Death of the Critic

Lovers in a Dangerous Spacetime - Review

Written by: Tom Blaich


It is rare to see a game that allows its players to play together on the same system. The days of couch co-op are long past. It is even rarer to see a game that practically demands it.
Lovers in a Dangerous Spacetime, which sounds like something equal parts 1950’s science fiction and pulp romance novel, begs you to play with someone else. Together. Playing alone, this game is good, albeit a little frustrating at times, as you and your space pet, a relentlessly happy fur ball of a cat or dog, battle your way through a bleak but colorful space full of enemies and environmental hazards. They stand between you and saving your tiny friends and fighting back the anti-love that is threatening the universe.


The entire game takes place in your small ship, outfitted with eight different stations for your weapons, shield, engine, and map. Think
FTL, where you have to manage your crew members at different stations while battling aliens. The difference here is that you can only operate as many systems as there are crew members on board. That means if you are alone, there are only two stations functioning. One for you, and one for your pet, who you can direct to whatever station you want besides movement.

This is where the difficulty comes into the equation. Attempting to tackle the challenges of each level while juggling systems can be a handful. Moving your shield around. Firing one of your guns (which of course only covers 1/4 of the circle around the ship). It feels almost like a real time strategy game combined with a shooter. You have to think of so many different things at one time that it can quickly overwhelm an unprepared player, and trying to tackle the challenges alone can be quite frustrating.


When you add a friend into the mess, all of a sudden, pieces fall into place and the game really starts to shine. You and your partner need to become as intimate as lovers in the way you move, rushing your way around the ship to tackle whatever challenges you can find. When you begin to work in concert it becomes almost like a ballet as enemies pile on you from every side, dying in droves, while you dodge missiles and anti-love aliens. Together, you can tackle the most tremendous of challenges.

The challenges build rather smartly. You begin in an easy constellation; what they call the worlds of this game. There are few environmental challenges, and you learn the systems rather quickly. But as you move through the game, you can watch the difficulty rise as new enemy types are introduced, and new environmental challenges need to be tackled. You’ll find bubbles of water that make you move differently, currents that push you through the level. Frosty arctic winds that slow you down, or frozen enemies that cannot be damaged until you hit them with an attack ricocheted off of a sun. White dwarfs are introduced at the end of the game, and they are supremely frustrating alone, but are almost trivial with a teammate. Their strong gravitational force doesn’t allow you to escape easily, and you can quickly be caught between a group of them, and locked into position.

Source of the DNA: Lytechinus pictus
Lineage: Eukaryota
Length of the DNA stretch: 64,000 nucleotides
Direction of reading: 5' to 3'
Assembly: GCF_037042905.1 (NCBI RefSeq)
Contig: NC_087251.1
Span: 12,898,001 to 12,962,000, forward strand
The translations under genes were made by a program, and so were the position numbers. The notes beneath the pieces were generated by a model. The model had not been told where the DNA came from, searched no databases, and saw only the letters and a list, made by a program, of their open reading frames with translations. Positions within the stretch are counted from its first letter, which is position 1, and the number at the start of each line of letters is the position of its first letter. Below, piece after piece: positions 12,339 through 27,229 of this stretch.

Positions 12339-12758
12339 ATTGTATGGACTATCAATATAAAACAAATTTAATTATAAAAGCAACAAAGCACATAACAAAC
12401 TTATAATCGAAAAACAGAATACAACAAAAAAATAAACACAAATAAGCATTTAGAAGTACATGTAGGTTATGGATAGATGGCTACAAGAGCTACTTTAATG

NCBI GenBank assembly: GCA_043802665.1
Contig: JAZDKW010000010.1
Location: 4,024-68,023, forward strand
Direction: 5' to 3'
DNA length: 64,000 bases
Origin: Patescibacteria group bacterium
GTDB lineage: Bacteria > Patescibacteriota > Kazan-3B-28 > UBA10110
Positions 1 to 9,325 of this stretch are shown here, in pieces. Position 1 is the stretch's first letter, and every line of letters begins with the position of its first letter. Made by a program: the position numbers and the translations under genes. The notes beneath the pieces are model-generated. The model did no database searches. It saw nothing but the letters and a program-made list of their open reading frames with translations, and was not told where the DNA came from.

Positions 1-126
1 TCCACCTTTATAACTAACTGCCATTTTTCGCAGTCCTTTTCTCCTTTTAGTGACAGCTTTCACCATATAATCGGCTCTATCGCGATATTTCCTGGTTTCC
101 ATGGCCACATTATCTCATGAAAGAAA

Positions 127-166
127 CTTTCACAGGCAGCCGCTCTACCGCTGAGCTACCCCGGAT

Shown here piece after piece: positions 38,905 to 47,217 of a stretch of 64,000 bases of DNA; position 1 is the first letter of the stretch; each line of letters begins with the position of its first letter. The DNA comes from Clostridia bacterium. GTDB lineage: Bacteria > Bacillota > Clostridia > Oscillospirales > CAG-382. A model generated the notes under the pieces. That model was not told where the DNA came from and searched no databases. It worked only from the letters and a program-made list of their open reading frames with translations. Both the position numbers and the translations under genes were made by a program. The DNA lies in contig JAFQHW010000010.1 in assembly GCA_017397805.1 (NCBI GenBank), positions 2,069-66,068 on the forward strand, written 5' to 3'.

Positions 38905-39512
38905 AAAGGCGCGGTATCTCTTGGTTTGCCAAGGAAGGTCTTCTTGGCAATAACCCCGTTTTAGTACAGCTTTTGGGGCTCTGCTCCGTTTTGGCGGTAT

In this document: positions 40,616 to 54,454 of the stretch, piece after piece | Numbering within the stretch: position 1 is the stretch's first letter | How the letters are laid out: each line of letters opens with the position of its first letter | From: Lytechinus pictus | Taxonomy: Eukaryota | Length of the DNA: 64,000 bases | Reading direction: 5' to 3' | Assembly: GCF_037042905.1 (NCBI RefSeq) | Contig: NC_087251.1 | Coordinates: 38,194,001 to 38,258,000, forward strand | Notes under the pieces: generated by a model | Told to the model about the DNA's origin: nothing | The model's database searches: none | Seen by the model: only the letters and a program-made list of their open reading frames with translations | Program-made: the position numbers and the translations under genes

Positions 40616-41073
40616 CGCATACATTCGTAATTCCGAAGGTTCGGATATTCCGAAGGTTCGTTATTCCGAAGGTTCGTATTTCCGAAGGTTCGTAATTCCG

To help surmount these challenges, your ship can become more powerful through gem upgrades, found in brightly colored presents in floating item boxes hidden throughout each level. They focus around 3 main types: metal, beam, and power, with each affecting your systems differently. Power makes you fly faster and shoot quicker. Beam allows your weapons to become more powerful lasers that can blast through ships, at the cost of a slow firing rate. Metal gives you a spiked shield that obliterates everything you touch and a giant ball on a chain to attack your enemies at a distance. Later in the game you can even combine these upgrade gems for more unique effects in your systems, making your ship almost unrecognizable in the way that it plays at the end of each constellation.

This is a game that begs to be played together. Brightly colorful, dangerously challenging, to conquer all of your challenges you will need to work together as a single unit. A fun experience alone, but one that truly cannot be appreciated unless you find your partner.


Review written for the Xbox One version of the game. Your experience may vary on different platforms.

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Tom has been writing about media since he was a senior in high school. He likes long walks on the beach, dark liquor, and when characters reload guns in action movies.

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